Most Americans root for the underdog, but the head of America’s Pastime probably won’t be cheering for one tonight in Philadelphia with a trip to the World Series on the line.
With the Rangers punching their ticket to the Fall Classic for the first time since 2011 last night with an upset win over the Astros in Houston in the AL Championship Series, Texas awaits the winner of Diamondbacks-Phillies tonight in Philly in Game 7 of the NL Championship Series. For one night at least, MLB commissioner Rob Manfred has to be a Phillies fan as there is no way the league, its sponsors or its advertising partners want to see Arizona taking on Texas in the World Series because no one is going to watch it.
A big-market team with a large payroll, the Rangers do have some decent star power with players like Adolis García, Corey Seager, Max Scherzer and Nathan Eovaldi. Texas is also one of six major league teams without a World Series title, so that’s a storyline that will be somewhat of a draw for casual fans. (As long as the NFL isn’t on at the same time.)
Remember it or not, the Diamondbacks actually do have a World Series title as Arizona knocked off the New York Yankees in 2001 in a classic matchup that saw D-Backs pitchers Randy Johnson and Curt Schilling named World Series co-Most Valuable Players. Unlike the ’01 team, this year’s edition of the Diamondbacks lacks star players that casual sports fans can latch on to and root for. An 84-team trying to turn a ho-hum regular season into a championship is a good story, but it’s not really enough to make the Diamondbacks even close to the draw that the Phillies will be if they are able to return to the World Series after losing to the Astros a year ago.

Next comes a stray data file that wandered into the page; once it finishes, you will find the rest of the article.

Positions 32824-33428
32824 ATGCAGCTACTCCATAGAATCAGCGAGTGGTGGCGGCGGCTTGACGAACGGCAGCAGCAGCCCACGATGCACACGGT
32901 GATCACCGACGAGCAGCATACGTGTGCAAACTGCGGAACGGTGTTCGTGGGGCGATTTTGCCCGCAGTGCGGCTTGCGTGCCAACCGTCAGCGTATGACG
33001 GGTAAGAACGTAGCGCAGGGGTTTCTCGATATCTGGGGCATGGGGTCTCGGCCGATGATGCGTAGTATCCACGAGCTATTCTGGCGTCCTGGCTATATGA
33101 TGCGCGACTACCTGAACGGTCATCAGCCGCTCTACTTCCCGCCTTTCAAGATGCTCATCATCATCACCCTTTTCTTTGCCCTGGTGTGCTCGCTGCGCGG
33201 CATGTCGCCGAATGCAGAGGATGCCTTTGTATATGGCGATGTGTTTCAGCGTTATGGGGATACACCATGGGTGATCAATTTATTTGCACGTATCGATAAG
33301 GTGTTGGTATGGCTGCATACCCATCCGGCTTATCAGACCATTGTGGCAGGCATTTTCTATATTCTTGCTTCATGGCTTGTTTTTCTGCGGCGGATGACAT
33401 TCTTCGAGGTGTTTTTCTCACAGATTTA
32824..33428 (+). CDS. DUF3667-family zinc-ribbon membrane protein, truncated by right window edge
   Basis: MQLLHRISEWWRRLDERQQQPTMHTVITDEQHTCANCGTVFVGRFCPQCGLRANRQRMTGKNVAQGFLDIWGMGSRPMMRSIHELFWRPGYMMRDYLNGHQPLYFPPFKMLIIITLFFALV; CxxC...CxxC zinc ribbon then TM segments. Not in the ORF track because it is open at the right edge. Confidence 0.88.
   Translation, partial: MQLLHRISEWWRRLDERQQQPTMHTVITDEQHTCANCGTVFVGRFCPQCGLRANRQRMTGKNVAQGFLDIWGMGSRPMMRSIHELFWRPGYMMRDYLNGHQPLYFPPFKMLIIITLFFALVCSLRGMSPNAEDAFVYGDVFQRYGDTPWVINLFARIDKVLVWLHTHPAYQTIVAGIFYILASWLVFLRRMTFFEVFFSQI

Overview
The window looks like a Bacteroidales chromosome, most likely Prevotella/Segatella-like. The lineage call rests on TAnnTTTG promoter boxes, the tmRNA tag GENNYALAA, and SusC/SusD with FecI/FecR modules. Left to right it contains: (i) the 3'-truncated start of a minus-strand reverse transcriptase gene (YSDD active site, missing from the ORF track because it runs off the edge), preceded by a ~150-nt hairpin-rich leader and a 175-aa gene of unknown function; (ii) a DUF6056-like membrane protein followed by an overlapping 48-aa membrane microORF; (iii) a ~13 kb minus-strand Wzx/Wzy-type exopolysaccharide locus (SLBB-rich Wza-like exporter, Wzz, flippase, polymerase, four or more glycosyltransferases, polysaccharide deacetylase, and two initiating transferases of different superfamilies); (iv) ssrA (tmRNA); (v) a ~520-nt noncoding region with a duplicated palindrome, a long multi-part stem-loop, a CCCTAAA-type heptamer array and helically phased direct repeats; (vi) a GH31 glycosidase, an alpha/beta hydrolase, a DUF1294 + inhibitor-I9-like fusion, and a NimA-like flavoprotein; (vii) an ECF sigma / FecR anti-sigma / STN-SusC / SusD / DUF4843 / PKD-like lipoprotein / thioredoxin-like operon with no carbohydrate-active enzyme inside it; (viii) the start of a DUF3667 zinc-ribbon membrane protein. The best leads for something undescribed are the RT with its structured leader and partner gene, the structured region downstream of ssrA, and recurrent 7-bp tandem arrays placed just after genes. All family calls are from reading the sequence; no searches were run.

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The Phillies, who hadn’t lost a game at home this postseason before dropping Game 6 to Arizona last night, have a murderer’s row of sluggers in Kyle Schwarber, Trea Turner and Bryce Harper and a ravenous fan base that has turned Citizens Bank Park into a madder house during home games in Philly. A hostile home crowd of 45,473 turned out to watch their team lose to Arizona last night, more than 20,000 more fans than the Diamondbacks averaged during home games this season.
Will more Arizona fans show up to support their team if the Diamondbacks can knock off the Phillies tonight? Probably a few and there will certainly be some Rangers supporters who make the 15-hour drive from Texas to Phoenix or hop on the 2.5-hour flight from Dallas to the Valley of the Sun. But will casual fans want to watch two mildly interesting teams compete for the championship of a sport that has slipped in popularity and is just starting to make its way back to mainstream relevance? Maybe, but Manfred and Co. would probably prefer not to find out. That’s why the Phillies have at least one more fan, at least for Game 7 tonight.
No matter what happens, history will be made as the winner-take-all matchup is the first time the Phillies have played in a Game 7 in 140 years of being a major league franchise.
Former Phillies first baseman John Kruk will throw out the ceremonial first pitch a little bit before 8 p.m. EST.